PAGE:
Thus dorsiflexion movements (cocking the wrist upwards) as occurs in use of mountain bikes, lifting weights, sustained use of keyboards, press-ups etcetera can pump mucinous fluid into the neck of the sac which overlies the scapholunate ligament. It is thought that these ganglia are related to mucinous degeneration in this ligament although that is not always the case. The ganglia at the base of the thumb are often not related to any cause although in the older age group they are often due to arthritic changes in the wrist, or the trapeziometacarpal and scaphotrapezial articulations which are the tendons at the base of the thumb. Because of the development of the arthritis at the base of the thumb the body secretes more of the biological lubricant which is synovial fluid which tracks down and pops out as a small ganglion. Broadly speaking ganglia occurring in the young are without any cause though in the older age group 50 plus they are virtually always related to arthritic changes in the wrist or at the base of the thumb.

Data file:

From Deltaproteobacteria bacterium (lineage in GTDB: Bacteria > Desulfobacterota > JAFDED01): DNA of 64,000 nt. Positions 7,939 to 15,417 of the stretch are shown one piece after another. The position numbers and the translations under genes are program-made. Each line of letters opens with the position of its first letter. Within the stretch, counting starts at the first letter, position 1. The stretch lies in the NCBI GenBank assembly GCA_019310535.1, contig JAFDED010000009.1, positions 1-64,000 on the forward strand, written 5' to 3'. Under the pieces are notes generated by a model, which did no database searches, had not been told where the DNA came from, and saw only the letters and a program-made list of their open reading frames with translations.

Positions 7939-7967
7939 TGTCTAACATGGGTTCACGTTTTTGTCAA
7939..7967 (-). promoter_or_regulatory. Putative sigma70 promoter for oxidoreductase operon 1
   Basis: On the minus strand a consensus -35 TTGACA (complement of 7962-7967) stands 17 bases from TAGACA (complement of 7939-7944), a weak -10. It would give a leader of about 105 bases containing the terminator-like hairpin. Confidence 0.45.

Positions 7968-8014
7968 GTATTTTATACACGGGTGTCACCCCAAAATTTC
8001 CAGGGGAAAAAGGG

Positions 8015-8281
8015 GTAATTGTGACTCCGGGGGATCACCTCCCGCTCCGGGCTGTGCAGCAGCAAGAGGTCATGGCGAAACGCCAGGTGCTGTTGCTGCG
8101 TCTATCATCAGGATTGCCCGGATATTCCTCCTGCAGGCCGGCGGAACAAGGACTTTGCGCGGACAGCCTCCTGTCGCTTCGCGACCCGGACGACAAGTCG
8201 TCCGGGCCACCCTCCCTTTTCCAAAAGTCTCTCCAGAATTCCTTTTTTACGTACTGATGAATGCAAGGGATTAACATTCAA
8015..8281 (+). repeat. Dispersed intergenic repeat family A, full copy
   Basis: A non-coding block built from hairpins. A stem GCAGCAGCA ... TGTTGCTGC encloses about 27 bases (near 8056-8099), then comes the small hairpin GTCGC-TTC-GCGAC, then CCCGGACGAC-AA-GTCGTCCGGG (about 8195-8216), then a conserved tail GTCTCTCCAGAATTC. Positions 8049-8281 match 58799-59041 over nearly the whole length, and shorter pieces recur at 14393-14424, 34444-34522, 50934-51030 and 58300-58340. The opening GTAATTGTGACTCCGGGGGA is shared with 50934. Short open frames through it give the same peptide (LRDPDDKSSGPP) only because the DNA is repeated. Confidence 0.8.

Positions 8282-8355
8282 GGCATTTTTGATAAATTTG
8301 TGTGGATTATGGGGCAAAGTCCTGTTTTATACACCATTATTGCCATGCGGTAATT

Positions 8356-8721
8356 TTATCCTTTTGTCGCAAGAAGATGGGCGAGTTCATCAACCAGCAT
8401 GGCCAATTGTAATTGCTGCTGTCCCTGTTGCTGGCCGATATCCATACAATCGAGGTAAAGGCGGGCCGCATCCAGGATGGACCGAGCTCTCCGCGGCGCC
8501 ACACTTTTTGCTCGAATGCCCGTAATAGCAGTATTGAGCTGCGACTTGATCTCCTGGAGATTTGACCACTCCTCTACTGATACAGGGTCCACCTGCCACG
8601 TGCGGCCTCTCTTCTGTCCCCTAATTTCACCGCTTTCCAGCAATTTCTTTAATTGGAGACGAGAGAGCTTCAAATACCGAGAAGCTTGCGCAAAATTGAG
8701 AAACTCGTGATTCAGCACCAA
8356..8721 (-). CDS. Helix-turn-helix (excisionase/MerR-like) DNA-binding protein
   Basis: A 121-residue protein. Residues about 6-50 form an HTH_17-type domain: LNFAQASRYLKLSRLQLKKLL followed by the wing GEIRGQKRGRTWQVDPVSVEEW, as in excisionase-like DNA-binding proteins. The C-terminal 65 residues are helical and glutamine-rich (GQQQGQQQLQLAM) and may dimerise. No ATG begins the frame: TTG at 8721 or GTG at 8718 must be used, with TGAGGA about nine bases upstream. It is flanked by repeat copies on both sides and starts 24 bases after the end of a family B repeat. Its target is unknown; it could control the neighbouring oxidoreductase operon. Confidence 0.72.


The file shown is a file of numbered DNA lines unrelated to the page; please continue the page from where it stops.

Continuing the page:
“Hand Surgery May 2021. Very friendly, extremely professional and answered all of my questions and concerns with utmost respect and confidence before, during and after procedure. “

Features on history

Features on history consist of examining the ganglion to confirm that this is the diagnosis and also establishing its relationship as well as excluding any underlying pathology such as damage to the scapholunate ligament, arthritis in the wrist as well as a fracture to the wrist.

Features on Examination

The examination of the ganglion to confirm its nature, its source and whether or not it is reducible.

Investigations